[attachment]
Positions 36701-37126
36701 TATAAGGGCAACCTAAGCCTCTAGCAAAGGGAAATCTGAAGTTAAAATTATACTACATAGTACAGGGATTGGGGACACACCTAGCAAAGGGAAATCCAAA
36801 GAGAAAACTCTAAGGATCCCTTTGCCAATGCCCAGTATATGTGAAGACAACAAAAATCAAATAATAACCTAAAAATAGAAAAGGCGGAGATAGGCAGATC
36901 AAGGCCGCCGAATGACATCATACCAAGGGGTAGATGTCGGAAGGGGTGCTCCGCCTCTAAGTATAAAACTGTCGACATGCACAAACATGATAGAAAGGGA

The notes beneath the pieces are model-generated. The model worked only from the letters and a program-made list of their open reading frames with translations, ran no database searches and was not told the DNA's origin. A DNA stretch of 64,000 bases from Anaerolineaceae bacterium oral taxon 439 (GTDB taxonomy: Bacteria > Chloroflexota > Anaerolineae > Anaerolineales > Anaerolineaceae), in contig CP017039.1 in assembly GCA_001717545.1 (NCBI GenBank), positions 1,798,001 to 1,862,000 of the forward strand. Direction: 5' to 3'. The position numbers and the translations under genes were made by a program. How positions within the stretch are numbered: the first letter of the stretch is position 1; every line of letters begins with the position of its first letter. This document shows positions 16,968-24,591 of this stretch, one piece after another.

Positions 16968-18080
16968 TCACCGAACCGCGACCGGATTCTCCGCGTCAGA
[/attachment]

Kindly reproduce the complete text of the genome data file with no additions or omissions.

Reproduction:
Positions 36701-37126
36701 TATAAGGGCAACCTAAGCCTCTAGCAAAGGGAAATCTGAAGTTAAAATTATACTACATAGTACAGGGATTGGGGACACACCTAGCAAAGGGAAATCCAAA
36801 GAGAAAACTCTAAGGATCCCTTTGCCAATGCCCAGTATATGTGAAGACAACAAAAATCAAATAATAACCTAAAAATAGAAAAGGCGGAGATAGGCAGATC
36901 AAGGCCGCCGAATGACATCATACCAAGGGGTAGATGTCGGAAGGGGTGCTCCGCCTCTAAGTATAAAACTGTCGACATGCACAAACATGATAGAAAGGGA

The notes beneath the pieces are model-generated. The model worked only from the letters and a program-made list of their open reading frames with translations, ran no database searches and was not told the DNA's origin. A DNA stretch of 64,000 bases from Anaerolineaceae bacterium oral taxon 439 (GTDB taxonomy: Bacteria > Chloroflexota > Anaerolineae > Anaerolineales > Anaerolineaceae), in contig CP017039.1 in assembly GCA_001717545.1 (NCBI GenBank), positions 1,798,001 to 1,862,000 of the forward strand. Direction: 5' to 3'. The position numbers and the translations under genes were made by a program. How positions within the stretch are numbered: the first letter of the stretch is position 1; every line of letters begins with the position of its first letter. This document shows positions 16,968-24,591 of this stretch, one piece after another.

Positions 16968-18080
16968 TCACCGAACCGCGACCGGATTCTCCGCGTCAGA